However, one of the coolest parts about visiting this castle was that it had a dungeon! (duh, Duh, DUH!)
Just kidding, I’m pretty sure that it was actually a cellar, but we can pretend like it’s a dungeon if you want.
Either way, getting to walk down into the cellar of a castle is pretty cool. It seemed to be perfectly preserved, but you’ll need a flashlight if you really want to walk into it.
When visiting, I would advise to wear a good pair of shoes. Like the sign warns, the ground can be quite uneven and especially muddy after a good rainfall. (I can testify that.) It’s also important to note that there is no modern paving.
In terms of exploring castle ruins, Morten-Corbet is a must-do. So much of it has been preserved that it still feels alive everywhere you go, which makes it the best for learning about history and for exploring. For more information about Morten-Corbet, click here to go to the English Heritage website.
Not too far away from Morton-Corbet Castle is Action-Burnell Castle, another set of unattended castle ruins that I visited on my trip. Although Acton-Burnell is much smaller than Morten-Corbet, it holds just as much magic, which starts from the moment you arrive. After parking in a gravel parking lot (okay, maybe that part is not so magical), you go through a gate into a dense set of woods, and walk along a path for about a minute. Then, as you round a corner and walk out of the trees, a castle suddenly appears.
Sounds straight out of a fairy tale, right?
What makes Acton-Burnell so different from Morton-Corbet (besides the smaller size) is the fact that the “shell” of the castle is still intact, making it easy to see how the exterior would have looked even in 13th century, when it was first built. (According to the English Heritage website.) Because of this, a lot of rooms (? Storage closets? Guard outposts?) along the outer walls are still intact, and you can walk through them in and out of the castle.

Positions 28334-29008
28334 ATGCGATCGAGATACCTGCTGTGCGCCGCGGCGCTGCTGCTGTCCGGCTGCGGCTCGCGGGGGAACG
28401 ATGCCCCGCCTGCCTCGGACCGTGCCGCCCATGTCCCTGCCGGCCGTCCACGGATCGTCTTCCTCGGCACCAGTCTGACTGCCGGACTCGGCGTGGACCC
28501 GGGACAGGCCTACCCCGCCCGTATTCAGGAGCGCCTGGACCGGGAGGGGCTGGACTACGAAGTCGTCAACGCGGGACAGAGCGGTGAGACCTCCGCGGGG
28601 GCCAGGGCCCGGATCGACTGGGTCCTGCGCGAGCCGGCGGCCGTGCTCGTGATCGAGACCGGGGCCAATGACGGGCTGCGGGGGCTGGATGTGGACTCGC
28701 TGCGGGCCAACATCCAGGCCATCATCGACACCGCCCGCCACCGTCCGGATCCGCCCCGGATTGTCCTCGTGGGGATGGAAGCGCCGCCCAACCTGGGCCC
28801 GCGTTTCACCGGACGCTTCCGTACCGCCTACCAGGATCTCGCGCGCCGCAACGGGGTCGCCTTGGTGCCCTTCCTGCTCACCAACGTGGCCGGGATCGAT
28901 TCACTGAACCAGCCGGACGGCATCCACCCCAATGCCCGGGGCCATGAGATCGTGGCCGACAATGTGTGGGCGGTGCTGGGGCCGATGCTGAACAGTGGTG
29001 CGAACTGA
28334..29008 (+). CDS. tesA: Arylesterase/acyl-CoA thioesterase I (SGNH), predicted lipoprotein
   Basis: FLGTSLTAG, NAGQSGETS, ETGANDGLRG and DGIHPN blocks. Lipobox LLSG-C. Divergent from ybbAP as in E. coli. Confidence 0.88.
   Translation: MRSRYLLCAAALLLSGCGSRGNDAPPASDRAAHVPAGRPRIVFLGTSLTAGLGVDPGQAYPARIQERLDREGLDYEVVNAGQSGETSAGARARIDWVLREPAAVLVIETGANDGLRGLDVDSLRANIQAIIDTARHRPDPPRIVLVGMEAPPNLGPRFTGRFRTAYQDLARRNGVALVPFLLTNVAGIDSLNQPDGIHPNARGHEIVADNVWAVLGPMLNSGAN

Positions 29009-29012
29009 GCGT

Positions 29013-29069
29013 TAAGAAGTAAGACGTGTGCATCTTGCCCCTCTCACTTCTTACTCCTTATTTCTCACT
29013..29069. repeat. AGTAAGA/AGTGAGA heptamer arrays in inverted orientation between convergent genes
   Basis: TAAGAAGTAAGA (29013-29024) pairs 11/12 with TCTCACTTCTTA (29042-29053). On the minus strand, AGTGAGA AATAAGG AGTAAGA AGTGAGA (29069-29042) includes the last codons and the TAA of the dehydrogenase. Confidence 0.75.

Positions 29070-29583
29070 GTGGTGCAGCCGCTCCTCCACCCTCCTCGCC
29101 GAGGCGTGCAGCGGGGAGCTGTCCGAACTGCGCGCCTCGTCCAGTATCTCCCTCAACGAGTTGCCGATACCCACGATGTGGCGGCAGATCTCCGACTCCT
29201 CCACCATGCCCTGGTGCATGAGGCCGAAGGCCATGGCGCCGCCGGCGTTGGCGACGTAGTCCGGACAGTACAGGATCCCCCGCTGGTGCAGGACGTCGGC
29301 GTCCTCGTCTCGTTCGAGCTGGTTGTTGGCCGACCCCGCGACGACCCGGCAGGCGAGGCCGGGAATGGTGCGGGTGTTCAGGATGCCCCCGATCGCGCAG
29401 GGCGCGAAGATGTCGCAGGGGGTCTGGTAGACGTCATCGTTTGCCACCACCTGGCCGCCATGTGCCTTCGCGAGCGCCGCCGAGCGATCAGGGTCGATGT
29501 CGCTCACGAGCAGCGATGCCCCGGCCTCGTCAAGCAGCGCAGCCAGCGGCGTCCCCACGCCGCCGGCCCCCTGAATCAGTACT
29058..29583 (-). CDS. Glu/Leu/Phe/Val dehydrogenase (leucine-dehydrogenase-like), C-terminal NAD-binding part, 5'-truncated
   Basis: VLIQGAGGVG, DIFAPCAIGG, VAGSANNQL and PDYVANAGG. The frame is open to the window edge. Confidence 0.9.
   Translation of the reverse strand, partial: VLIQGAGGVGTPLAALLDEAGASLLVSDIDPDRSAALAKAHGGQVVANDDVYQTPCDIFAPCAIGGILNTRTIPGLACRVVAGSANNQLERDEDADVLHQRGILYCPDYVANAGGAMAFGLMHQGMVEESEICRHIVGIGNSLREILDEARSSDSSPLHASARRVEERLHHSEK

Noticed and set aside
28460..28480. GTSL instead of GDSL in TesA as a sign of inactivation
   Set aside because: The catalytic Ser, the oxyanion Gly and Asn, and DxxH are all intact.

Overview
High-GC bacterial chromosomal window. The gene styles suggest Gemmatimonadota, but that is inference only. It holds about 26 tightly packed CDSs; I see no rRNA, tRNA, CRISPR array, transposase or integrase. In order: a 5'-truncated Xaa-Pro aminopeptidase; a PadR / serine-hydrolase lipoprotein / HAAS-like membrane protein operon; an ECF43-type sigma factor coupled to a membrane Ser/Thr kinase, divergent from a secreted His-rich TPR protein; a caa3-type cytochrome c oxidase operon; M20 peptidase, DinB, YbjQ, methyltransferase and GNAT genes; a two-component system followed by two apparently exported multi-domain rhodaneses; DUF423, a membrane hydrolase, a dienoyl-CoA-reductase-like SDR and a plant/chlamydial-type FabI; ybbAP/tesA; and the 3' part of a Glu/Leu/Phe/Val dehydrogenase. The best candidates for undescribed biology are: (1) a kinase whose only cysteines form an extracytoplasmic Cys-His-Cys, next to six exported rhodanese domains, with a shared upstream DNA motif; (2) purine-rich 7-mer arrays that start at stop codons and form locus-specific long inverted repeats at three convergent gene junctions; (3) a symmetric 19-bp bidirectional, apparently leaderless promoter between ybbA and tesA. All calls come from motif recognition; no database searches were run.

When visiting Acton-Burnell, I cannot tell you how necessary it is to wear a good pair of waterproof shoes or boots. The area in and around the castle is almost entirely grass and dirt patches, which means that it can be EXTREMELY muddy when you go. When I visited, it was an impromptu trip (on our way back from the mall), so I was wearing more boots meant more for fashion then exploring castle ruins. Combined with the giant patches of mud and puddles everywhere, it made exploring the ruins a bit hard.
Similar to Morton-Corbet, Acton-Burnell also had informational signs posted around the grounds, which gives you a ton of information on the history of the castle. However, Acton-Burnell did not have plaques on the walls labeling the different areas, which made it a bit more difficult to figure out what parts of the castle may have been. For more information about Acton-Burnell, click here.
How to Find Castle Ruins
During my free time, I was often scouring the internet for cool places to visit during my trip. My best friend? Google Maps! All I had to do was type “castles near me” in the search bar, and plenty of recommendations would pull up, complete with ratings, pictures, and their locations on a map. That’s how I found all of the castles I went to!
Of course, if I try to do that now it just pulls up White Castle locations. Go figure.
Another way to find not only castle ruins, but other historic landmarks around England, is to use the English Heritage website. (I know I’ve already mentioned it a few times in this post, but the website really is amazing!) Not only does it provide the histories and locations of the landmarks, but it also gives info on whether entry is free or not (they provide memberships if you need them), info on how to get there, and more. After finding different landmarks on Google Maps, I always checked the English Heritage site next to see if they were worth visiting.
Although I’ve always loved visiting historic landmarks, exploring castle ruins definitely that passion took it to another level, and something I didn’t even realize was possible. Now I’m just waiting to go back to Europe so I can explore some more!
Have you visited any castles or castle ruins? Or do you plan to? Let me know!